7 Van de Kraats, J. A Rehabilitation of the River Rhine. Water Science & Technology 29: Van den Brink, F. W. B., Van Katwijk, M. M., Van der Velde, G Impact of hydrology on phyto- and zooplankton community composition in floodplain lakes along the Lower Rhine and Meuse. Journal of Plankton Res. 16: Appendix 1: Partial list of animal species of the Rhine River basin identified in the literature. (Prior/post restoration). Families & Species Fish and Eel Families Acheta Heteroptera Acipenseridae Gadidae Bivalvia Hirudinea Anguillidae Gasterosteidae Chironomidae Insecta Centrarchidae Ictaluridae Chlorophyceae Megaloptera Cichlidae Osmeridae Chysophyceae Mollusca Clupeidae Percidae Coleoptera Nematoda Cobitidae Petromyzontidae Crustacea Odonata Coregonidae Pleuronectidae Cryptophyceae Oligochaeta Cottidae Salmonidae Cyanophyceae Planaria Cyprinidae Siluridae Dinophyceae Plecoptera Esocidae Thymallidae Ephemeroptera Euglenophyceae Gastropoda Simuliidae Trichoptera Tricladida (Creuze Des Chatelliers, 1992, De Ruyter Van Steveninck, 1990). Appendix 2: The occurrence of fish and lamprey species in the Rhine River: (A) indigenous species, (B) allochthonous species, (C) indigenous species found after the Sandoz Accident in Family & Species A B C Family & Species A B C Petromyzontidae Cyprinidae 7

8 Lampetra fluviatilis * * Leuciscus cephalus * * Lampetra planeri * Leuciscus idus * * Petromyzon marinus * * Leuciscus leuciscus * * Acipenseridae Leuciscus souffia agassizi * * Acipenser sturio * Phoxinus phoxinus * * Clupeidae Pseudorasbora parva * Alosa alosa * * Rhodeus sericeus amarus * Alosa fallax * Rutilus rutilus * * Salmonidae Scardinius erythrophthalmus * * Hucho hucho * Tinca tinca * * Oncorhynchus tschawytscha * Vimba vimba * Salmo gairdneri * Cobitidae Salmo salar * Cobitis taenia * * Salmo trutta * * Misgurnus fossilis * * Salmo trutta m. fario * * Noemacheilus barbatulus * * Salvelinus alpinus * * Siluridae Salvelinus fontinalis * Silurus glanis * * Coregonidae Ictaluridae Coregonus oxyrhynchus * Ictalurus melas * Coregonus lavaretus * * Anguillidae Thymallidae Anguilla anguilla * * Thymallus thymallus * * Gadidae Osmeridae Lota lota * * Osmerus eperlanus * * Gasterosteidae Esocidae Gasterosteus aculeatus * * Esox lucius * * Pungitius pungitius * * Cyprinidae Centrarchidae Abramis brama * * Lepomis gibbosus * Alburnoides bipunctatus * * Micropterus dolomieu * Alburnus alburnus * * Micropterus salmoides * Aspius aspius * * Percidae 8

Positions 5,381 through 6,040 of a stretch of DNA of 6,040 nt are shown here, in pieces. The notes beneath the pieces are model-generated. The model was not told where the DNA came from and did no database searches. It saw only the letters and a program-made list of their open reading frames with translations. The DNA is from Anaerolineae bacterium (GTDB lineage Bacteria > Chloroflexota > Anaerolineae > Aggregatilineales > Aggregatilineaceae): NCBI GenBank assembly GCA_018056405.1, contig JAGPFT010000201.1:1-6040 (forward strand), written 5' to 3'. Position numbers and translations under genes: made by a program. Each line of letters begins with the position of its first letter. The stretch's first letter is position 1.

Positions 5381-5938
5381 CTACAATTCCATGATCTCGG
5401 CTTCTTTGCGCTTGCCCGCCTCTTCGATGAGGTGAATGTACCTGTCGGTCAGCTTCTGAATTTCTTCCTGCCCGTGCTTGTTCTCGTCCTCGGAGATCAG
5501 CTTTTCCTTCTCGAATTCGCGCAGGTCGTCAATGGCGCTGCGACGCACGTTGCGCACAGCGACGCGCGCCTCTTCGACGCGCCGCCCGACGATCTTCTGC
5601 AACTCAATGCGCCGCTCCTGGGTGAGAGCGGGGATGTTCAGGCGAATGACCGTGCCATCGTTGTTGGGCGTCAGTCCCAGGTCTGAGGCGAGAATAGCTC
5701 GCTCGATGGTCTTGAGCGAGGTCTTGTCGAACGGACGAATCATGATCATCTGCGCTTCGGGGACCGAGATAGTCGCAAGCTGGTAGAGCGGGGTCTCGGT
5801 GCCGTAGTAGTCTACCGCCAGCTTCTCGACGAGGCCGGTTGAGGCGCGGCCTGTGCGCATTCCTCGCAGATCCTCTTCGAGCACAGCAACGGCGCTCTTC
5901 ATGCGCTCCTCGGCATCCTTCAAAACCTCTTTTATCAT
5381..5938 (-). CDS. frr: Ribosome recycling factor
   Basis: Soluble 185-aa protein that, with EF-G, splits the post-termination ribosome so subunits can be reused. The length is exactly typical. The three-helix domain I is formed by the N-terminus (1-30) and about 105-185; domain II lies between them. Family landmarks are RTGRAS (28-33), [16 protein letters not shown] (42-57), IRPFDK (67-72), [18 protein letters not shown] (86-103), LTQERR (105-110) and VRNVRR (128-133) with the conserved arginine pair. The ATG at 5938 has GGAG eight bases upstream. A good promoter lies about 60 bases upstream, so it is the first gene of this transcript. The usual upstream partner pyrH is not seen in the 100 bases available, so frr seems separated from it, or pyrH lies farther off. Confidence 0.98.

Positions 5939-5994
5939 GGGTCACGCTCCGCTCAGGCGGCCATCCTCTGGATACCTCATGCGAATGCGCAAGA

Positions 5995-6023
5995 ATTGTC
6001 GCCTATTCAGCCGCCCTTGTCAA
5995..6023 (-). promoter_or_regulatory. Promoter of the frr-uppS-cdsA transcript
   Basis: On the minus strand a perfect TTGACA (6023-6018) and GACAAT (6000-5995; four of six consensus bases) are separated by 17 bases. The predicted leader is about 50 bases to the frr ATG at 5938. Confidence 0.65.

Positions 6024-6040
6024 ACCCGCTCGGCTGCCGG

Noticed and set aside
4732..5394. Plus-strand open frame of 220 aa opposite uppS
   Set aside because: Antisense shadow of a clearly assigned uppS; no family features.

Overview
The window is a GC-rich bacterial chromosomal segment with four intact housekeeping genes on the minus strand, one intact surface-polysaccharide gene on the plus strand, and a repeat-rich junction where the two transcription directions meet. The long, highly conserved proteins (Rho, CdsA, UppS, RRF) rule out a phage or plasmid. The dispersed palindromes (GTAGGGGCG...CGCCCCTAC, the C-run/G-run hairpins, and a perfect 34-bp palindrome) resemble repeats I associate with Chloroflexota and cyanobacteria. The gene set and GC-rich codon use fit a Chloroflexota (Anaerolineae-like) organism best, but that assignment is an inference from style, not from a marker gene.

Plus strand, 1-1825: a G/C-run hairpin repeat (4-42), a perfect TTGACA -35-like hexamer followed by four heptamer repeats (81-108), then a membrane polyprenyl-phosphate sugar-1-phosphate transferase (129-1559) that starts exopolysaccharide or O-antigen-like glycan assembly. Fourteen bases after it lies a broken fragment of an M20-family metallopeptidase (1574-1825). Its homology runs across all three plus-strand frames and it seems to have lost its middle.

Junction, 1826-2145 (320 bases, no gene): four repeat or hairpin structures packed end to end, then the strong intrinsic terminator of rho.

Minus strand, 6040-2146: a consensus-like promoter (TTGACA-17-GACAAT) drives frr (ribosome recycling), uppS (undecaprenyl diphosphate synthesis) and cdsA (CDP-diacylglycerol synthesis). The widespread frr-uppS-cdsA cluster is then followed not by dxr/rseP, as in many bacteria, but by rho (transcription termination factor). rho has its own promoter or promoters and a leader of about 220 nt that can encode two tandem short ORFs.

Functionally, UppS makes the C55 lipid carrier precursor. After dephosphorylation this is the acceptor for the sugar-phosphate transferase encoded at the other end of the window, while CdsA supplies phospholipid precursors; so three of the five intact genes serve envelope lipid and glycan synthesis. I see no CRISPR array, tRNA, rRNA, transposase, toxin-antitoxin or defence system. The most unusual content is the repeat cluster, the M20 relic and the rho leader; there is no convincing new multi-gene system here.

9 Barbus barbus * * Gymnocephalus cernuus * * Blicca bjoerkna * * Perca fluviatilis * * Carassius auratus * Stizostedion lucioperca * Carassius carassius * * Cichlidae Chondrostoma nasus * * Astronotus ocellatus * Ctenopharyngodon idella * Cottidae Cyprinus carpio * * Cottus gobio * * Gobio gobio * * Pleuronectidae Hypophthalmichthys molitrix * Platichthys flesus * * Leucaspius delineatus * (Lelek, 1990). 9